Can Middle Class transform Pakistan? By Abdul Quayyum Khan Kundi

Middle Class is traditionally considered the harbinger of social change in societies. The most recent examples are bazaari’s (small merchants) of Iran that supported the Islamic revolution led by Imam Khomeini. Arab Spring was also spearheaded by middle classes. In the first example they were able to dislodge the status quo but were then discarded by the Islamic revolution and became subjugated by it. In the Arab Spring the result was not much different. The question then is will Pakistani middle class be able to lead the transformation of the country?

Political Scientists Francis Fukuyama wrote a two volumes work addressing this question of why certain societies have remained behind while others have progressed. First volume covers from classic times to French Revolution while the second volume covers the period from then to now. There are some interesting ideas presented in the book. Let me first share those with you before we move to discuss the situation in Pakistan. He has argued that rule by law is different than rule of law. For example, in USA the dominant force is rule of law. While on the other hand in China as well as in Pakistan we experience rule by law. In the first situation the state is impartial towards any particular segment of the society and adjudicate the judicial matters based on law without any preference for a class, race, sect or ethnicity. In the latter case law is used by elites of the society to safeguard their special interest.

Another idea presented by him is that democratic evolution that preceded nation and state building has not produced desired results. His finding is that in all those countries where a strong state was prevalent before emergence of democracy has performed well. When a democratic order appears in the absence of a strong State it produces patronage and clientilism in the society. Patronage is when politician offers incentives like public sector jobs to secure votes while clientilism is to provide benefits to a segment of the society rather than work for greater good. For instance US regulations to provide funds to ailing banks under the disguise of too big to fail was an example of clientilism.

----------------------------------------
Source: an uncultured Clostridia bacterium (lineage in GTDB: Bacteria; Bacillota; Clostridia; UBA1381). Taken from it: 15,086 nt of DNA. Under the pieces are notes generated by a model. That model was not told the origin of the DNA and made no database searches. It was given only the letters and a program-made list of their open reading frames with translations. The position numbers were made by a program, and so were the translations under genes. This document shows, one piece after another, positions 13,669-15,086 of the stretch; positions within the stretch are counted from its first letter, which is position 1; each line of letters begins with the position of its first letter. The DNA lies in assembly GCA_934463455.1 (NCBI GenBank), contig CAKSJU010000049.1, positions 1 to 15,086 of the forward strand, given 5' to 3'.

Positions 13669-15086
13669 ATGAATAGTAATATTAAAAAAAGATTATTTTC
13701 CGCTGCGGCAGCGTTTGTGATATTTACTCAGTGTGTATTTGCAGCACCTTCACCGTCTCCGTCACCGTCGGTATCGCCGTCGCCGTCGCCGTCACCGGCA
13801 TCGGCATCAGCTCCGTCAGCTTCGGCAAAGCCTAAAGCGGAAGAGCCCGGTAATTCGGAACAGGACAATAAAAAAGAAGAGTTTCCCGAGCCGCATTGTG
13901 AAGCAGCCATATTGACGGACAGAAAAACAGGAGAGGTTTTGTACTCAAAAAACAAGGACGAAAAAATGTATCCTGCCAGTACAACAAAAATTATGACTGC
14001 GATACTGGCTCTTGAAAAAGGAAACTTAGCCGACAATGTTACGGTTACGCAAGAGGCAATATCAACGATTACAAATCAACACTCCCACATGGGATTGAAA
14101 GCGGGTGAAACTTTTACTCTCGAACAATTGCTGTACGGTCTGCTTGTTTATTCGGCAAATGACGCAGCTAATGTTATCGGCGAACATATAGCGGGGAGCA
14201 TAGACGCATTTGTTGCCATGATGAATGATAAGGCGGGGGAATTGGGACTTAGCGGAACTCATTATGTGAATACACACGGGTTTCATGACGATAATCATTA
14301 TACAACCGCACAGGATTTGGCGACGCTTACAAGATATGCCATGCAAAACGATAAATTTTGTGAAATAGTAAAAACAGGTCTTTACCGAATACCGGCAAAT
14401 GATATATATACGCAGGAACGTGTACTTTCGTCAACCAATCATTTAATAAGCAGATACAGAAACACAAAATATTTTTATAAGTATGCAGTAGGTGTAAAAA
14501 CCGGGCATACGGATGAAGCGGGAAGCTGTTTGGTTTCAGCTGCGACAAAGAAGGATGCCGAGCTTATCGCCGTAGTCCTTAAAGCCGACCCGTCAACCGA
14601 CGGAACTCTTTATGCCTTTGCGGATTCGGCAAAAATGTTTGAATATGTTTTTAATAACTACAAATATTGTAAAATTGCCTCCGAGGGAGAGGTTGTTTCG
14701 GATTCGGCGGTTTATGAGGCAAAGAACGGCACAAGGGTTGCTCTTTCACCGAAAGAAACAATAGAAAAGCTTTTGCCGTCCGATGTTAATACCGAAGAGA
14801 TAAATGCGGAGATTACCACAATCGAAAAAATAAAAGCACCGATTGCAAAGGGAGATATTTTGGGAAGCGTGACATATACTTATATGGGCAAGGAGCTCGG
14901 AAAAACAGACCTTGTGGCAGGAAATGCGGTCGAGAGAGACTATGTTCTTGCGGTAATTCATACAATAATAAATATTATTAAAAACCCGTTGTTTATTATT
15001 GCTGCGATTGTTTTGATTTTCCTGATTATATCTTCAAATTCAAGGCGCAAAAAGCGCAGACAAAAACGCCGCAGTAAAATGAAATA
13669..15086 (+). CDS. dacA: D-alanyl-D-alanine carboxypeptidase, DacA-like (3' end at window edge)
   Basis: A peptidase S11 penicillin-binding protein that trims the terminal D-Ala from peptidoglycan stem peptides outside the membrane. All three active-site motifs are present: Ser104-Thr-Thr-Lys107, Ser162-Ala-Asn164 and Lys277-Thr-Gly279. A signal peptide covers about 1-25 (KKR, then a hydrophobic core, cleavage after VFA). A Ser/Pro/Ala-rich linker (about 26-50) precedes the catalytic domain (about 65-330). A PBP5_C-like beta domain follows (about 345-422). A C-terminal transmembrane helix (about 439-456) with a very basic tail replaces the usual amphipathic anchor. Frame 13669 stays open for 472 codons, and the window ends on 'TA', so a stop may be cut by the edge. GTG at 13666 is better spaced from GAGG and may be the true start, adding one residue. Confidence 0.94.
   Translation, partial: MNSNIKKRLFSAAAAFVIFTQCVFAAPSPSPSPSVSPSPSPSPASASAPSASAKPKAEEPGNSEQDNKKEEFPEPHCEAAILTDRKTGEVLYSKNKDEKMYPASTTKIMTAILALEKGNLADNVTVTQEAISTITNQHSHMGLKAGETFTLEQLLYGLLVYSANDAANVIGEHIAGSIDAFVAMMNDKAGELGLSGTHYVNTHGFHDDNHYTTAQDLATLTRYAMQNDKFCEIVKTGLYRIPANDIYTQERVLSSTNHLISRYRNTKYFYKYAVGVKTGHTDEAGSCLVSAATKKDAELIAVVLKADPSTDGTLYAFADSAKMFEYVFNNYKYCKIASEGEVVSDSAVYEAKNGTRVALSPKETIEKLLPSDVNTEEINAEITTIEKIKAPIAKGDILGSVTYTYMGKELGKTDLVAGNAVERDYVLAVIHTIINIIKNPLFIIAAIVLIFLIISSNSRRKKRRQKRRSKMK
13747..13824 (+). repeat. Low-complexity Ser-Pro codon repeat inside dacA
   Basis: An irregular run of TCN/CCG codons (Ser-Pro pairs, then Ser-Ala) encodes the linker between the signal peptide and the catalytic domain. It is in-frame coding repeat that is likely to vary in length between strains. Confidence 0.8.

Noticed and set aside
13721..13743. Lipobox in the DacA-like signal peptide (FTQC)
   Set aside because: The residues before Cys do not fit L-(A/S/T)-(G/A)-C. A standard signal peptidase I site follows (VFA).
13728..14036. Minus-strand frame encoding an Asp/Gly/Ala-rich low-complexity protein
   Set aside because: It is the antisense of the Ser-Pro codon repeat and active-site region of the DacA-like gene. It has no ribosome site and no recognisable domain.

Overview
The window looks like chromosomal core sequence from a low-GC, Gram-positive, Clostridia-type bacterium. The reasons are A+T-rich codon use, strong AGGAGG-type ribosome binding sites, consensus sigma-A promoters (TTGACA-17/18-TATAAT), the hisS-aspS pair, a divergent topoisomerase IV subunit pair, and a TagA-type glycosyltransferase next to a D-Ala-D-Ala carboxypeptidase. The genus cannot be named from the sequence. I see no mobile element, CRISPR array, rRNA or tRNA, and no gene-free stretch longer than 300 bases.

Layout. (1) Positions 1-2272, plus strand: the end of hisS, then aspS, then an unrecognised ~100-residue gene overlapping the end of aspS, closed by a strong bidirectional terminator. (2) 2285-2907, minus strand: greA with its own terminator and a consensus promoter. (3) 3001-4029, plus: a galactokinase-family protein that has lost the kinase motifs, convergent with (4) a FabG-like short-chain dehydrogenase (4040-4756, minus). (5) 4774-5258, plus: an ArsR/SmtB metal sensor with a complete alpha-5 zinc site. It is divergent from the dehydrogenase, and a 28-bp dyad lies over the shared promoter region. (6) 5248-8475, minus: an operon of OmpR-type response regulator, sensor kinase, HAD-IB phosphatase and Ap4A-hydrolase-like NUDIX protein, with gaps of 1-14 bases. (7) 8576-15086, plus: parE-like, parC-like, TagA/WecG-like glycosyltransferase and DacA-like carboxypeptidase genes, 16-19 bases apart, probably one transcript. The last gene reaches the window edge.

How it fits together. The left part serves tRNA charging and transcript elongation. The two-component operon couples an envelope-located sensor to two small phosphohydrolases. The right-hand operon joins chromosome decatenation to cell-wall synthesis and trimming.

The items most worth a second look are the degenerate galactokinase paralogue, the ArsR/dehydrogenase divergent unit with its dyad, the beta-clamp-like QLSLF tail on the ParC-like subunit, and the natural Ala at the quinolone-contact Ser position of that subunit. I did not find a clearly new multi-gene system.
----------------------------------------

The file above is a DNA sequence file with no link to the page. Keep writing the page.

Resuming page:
In Pakistan after the independence, the delay in introduction of a constitution retarded formation of a State and the social contract that holds the nation together. This allowed emergence of an elite that comprised of military establishment, civilian bureaucracy, landed feudal, religious scholars and large industrialists/businessmen. Military/civilian bureaucracy and religious scholars largely rose from the middle class while landed feudal and industrialists were from upper classes. From the early years of our nationhood the elites from middle classes controlled the state and to legitimize their rule engaged in patronage and clientalism. This distorted the ethical and moral foundations of the state for which we are paying price today.

Feudal and industrialists then banded together to form political parties and sought control of the state. Bhutto despite his popular credentials was from feudal class of Sindh. The mistake he made was to alienate the industrial class that was his natural ally by nationalizing industries to undermine their political influence that they could exercise through control of the economy. These classes then retaliated to support General Zia ul Haq along with his other traditional partners civil bureaucracy and religious scholars.